Does Use of Tamsulosin in Renal Colic Facilitate Stone Passage?

Aug 07, 14
Does Use of Tamsulosin in Renal Colic Facilitate Stone Passage?

Renal colic is a common ED presentation. Rarely does a day go by that we don’t see a patient rocking and rolling in acute renal colic. Dan Firestone makes an impassioned argument against the use of CT scanning for diagnosis of renal colic so I won’t address that here. Once we make a diagnosis, our primary goal in the ED is pain relief. Then we turn our attention to disposition planning, follow up and outpatient medications. The majority (90%) of stones will pass spontaneously but it would be nice if we could:

  1. increase the passage rate
  2. shorten the time to passage.

This could potentially reduce ED revisits, reduce the number of invasive procedures and make happy patients. So does the use of tamsulosin in renal colic facilitate stone passage?

What Urban Legend Will we Cover Today?

Patients with ANY ureteral stone should be treated with alpha antagonists to facilitate stone passage.

What is the background for the use of alpha antagonists in renal expulsion therapy?

The pathophysiologic basis for this treatment is that alpha antagonists inhibit contraction of ureteral muscles responsible for ureterospasm allowing for an increased rate of stone propagation. Alpha 1-adrenergic receptors are concentrated in the distal ureter and as a result, it is distal stones that that should theoretically benefit most. Many urologists (at least in the US) recommend treatment with these agents and tamsulosin is the preferred treatment because it carries a lower side effect profile.

The idea of medical expulsion therapy seems to have entered the EM realm after the publication of a systematic review in Annals of Emergency Medicine in 2007 [1]. This review concluded that the results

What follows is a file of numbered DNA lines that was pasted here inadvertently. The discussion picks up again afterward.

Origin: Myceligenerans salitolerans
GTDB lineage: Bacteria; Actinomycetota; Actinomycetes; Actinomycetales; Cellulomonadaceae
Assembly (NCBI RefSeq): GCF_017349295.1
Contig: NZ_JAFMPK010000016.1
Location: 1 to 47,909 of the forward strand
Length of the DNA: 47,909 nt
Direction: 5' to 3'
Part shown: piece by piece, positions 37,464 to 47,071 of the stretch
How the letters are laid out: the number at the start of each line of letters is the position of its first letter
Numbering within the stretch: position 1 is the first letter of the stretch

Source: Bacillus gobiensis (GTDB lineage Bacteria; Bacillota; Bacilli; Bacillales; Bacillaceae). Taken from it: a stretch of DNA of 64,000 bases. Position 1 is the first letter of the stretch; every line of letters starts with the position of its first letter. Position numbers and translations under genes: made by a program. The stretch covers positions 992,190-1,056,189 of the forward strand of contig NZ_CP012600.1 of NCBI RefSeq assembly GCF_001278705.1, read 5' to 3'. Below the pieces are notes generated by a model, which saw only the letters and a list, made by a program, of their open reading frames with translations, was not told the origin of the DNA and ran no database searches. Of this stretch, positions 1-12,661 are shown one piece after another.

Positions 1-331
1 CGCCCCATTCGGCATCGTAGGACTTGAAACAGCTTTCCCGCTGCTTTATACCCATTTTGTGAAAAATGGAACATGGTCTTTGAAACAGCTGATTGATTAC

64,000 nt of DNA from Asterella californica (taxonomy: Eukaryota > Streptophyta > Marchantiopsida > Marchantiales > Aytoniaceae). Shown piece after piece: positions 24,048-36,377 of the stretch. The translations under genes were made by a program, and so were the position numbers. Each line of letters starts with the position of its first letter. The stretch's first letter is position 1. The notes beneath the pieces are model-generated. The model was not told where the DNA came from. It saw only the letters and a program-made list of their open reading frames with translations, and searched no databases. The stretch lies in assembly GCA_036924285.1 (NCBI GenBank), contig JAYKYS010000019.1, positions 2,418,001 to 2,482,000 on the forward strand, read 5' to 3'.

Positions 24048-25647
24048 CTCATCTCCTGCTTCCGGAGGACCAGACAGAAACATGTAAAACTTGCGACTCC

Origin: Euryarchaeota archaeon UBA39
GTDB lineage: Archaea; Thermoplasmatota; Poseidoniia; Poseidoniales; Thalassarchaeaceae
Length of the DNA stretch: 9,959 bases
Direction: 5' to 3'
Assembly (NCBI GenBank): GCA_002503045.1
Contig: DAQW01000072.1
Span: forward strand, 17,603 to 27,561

“are encouraging for the use of an alpha-antagonist or calcium channel blocker to facilitate stone expulsion of moderately sized distal ureteral calculi; however, because of the limitation of methodologic quality with the studies reviewed, a large, well-done, randomized clinical trial is needed to confirm these results before uniform adoption can be recommended.”

The caveat at the end of their conclusions is vital but appears to have been initially glossed over by many providers (myself included). The reason for this disclaimer was that the quality of the studies they were able to find was poor: randomization, blinding and follow-up were all markedly sub-optimal.

This is a great example of systematic reviews and meta-analyses only being as good as the original studies that go into them. I always use the haircut analogy. I wouldn’t let a 5 year-old cut my hair. I also wouldn’t let five 5 year-olds cut my hair because five 5 year-olds don’t make a 25 year-old. Putting together a bunch of poor studies does not make a good study.

Despite these limitations, this study appears to have changed practice. Now, though, we have better evidence to guide our decisions.

What other studies have evaluated the use of alpha antagonists to facilitate stone passage?

OneAl-Ansari et al. Efficacy of Tamsulosin in the Management of Lower Ureteral Stones: A Randomized Double-blind Placebo-controlled Study of 100 Patients. Urology 2010; 75: 4-8. [2]

Details

  • RDCT of 100 patients
  • Overall stone expulsion 82% vs. 61% giving a RR = 2.93 for tamsulosin
  • Stones < 5 mm benefited more
  • Shorter time to expulsion and less pain medication use

Limitations + Problems

  • It’s unclear if these were Emergency Department patients.